In the past few decades, research has abounded in the differences in use of language by men and women. While this research proceeded, however, cultural differences in the behaviour of men and women have diminished, as women increasingly work in the same fields as men and are now publicly able to enjoy the same hobbies and sports. Men and women now work together more often, so that language patterns are converging. Men are increasingly treating women as equals and, while in the past women tended to be viewed as more hesitant in their speaking style, now men seem to think that women are the better speakers.
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The Way Things Were: Conversational Style
In 1976, Lynette Hirschman presented a much-cited speech presenting an experiment analysing conversational behaviour in men and women. Her research team noticed that females used more first person pronouns while men used more third person pronouns. Females were more likely to say "mm hmm." Females speaking together tended to be more fluent in their speech patterns than men together or men and women together. This study sprouted a multitude of studies in gender differences in language. It was finally published in 1994.
The Way Things Were: Conversational Content
In 1979, Dr. Adelaide Haas of the State University of New York in New Paltz observed general differences between male and female linguistic style and content. She analysed data that demonstrated that men used more directive language and used more nonstandard English than women. Women tended to be more polite, supportive and expressive in their language than men. Men talked more about sports, business and money; women talked more about home and family. Men referred more frequently to quantitative aspects of life such as time, space and action, while women referred more to qualitative aspects of life such as feelings and interpretations.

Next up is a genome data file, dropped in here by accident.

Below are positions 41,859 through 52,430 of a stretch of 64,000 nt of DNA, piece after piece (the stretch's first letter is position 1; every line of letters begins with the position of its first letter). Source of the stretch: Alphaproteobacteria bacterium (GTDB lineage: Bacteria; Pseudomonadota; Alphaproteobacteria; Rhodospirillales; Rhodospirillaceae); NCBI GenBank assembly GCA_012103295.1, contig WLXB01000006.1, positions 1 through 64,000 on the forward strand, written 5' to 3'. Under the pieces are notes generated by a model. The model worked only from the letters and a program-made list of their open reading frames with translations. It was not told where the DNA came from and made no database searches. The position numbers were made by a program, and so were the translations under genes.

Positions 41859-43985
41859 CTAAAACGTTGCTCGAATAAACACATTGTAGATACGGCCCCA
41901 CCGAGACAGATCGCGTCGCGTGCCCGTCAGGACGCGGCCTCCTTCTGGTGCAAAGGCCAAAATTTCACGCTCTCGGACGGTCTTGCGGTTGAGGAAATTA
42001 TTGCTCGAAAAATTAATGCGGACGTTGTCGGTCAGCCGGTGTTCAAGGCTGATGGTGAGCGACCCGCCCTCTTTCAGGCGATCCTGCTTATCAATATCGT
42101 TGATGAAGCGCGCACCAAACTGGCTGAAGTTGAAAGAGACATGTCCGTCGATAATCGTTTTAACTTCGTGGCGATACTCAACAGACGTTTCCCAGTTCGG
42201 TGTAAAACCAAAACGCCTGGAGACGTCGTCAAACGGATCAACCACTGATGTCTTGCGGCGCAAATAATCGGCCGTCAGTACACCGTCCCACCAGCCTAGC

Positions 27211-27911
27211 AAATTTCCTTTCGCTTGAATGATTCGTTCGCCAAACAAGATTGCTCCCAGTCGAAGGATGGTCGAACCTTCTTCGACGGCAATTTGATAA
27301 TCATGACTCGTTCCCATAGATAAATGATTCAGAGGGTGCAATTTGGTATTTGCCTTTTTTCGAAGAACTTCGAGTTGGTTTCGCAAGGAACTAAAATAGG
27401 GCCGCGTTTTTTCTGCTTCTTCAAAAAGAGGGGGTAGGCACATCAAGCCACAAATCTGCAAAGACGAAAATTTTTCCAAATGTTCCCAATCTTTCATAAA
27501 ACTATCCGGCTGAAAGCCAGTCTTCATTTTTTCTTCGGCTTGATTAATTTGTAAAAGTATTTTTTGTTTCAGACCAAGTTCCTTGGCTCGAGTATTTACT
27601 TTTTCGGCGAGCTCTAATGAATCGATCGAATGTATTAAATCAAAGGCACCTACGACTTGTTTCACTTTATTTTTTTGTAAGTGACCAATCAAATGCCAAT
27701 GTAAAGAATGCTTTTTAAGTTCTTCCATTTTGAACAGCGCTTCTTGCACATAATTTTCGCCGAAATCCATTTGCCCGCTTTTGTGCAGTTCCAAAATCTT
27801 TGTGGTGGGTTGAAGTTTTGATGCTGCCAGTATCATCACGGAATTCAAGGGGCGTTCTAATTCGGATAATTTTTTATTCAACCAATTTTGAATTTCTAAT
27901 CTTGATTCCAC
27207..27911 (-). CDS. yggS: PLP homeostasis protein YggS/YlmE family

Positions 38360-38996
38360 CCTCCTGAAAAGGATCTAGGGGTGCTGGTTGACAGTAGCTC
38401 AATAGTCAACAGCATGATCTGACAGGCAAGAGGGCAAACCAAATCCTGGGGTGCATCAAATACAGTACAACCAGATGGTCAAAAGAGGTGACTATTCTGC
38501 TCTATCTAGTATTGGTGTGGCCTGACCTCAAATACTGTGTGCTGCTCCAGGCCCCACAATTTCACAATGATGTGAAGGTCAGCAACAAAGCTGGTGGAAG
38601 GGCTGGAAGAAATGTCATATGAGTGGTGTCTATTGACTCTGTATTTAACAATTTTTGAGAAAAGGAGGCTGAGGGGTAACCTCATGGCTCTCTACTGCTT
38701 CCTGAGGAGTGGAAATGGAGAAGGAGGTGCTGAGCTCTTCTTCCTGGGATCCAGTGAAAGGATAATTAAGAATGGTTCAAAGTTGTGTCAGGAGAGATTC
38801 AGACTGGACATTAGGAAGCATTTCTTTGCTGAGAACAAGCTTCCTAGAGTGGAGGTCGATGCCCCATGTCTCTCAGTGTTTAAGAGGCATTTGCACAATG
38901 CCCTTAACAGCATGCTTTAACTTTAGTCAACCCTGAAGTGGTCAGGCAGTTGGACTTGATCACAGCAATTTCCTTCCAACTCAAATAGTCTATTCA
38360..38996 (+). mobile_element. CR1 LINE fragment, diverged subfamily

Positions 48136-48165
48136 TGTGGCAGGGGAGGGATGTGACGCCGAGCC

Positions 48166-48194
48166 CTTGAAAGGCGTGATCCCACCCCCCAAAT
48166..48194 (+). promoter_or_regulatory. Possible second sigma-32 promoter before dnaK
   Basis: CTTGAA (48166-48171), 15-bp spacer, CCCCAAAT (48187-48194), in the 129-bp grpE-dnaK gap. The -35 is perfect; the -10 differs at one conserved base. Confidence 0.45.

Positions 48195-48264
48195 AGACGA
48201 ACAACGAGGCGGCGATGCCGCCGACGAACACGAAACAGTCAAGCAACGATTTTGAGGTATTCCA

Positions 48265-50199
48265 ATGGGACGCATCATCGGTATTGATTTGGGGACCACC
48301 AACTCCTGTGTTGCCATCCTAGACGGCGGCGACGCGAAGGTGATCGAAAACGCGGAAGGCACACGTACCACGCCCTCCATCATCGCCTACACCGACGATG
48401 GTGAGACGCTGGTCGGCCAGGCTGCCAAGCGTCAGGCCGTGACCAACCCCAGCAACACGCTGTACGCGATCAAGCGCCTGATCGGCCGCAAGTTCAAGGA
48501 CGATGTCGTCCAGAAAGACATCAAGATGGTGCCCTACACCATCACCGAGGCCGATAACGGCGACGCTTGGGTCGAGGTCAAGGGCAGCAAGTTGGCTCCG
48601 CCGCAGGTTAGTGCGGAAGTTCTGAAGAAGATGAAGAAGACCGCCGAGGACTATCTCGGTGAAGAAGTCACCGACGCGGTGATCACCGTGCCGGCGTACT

Changing Culture and Its Effect on Language
In 2001, Irene van Baalen published a thesis concluding that men and women have come much closer in their uses of language in the past few decades. She studied the use of hedging -- meaningless words such as "I think" and "probably" -- in a radio program. In the past, a "dominance theory" of gender language differences had been supported by the greater use of hedging by women, supposedly showing that women were less sure of what they were saying than men. She found that there was no statistically significant difference in the use of hedging words by men or women. When she typed up statements made on the radio show and asked people if they thought they were made by men or women, most groups had no significant difference in perception. However, women and girls were more likely to attribute hedging to women, while men and boys attributed more hedging to men. She hypothesised that men have become more modern in their thinking, treating women as their equals, while women still hold more traditional views. She supported a "difference theory" which holds that the content of language -- what people talk about - may be different between men or women, but that one is not superior to the other.
The More Things Change the More They Stay the Same
Men and women still tend to talk about different things when segregated. Men speaking together tend to talk more about sports, cars, business and money. Women speaking together talk more about home and family. However, when men and women are together, they try to find common ground, discussing such subjects as sports, family, hobbies and politics. Men also tend to use more polite language when in the company of women, avoiding curse words and coarse language. Gender language differences decrease with the age of the speakers, showing that with each generation the differences are decreasing.
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- Adelaide Haas; Psychological Bulletin; "Male and Female Spoken Language Differences: Stereotypes and Evidence"; May, 1979
- Irene van Baalen; Historical Sociolinguistics and Sociohistorical Linguistics; "Male and Female Language: Growing Together?"; April 2001
- Lynette Hirschman; Language in Society; "Female-Male Differences in Conversational Interaction"; 1994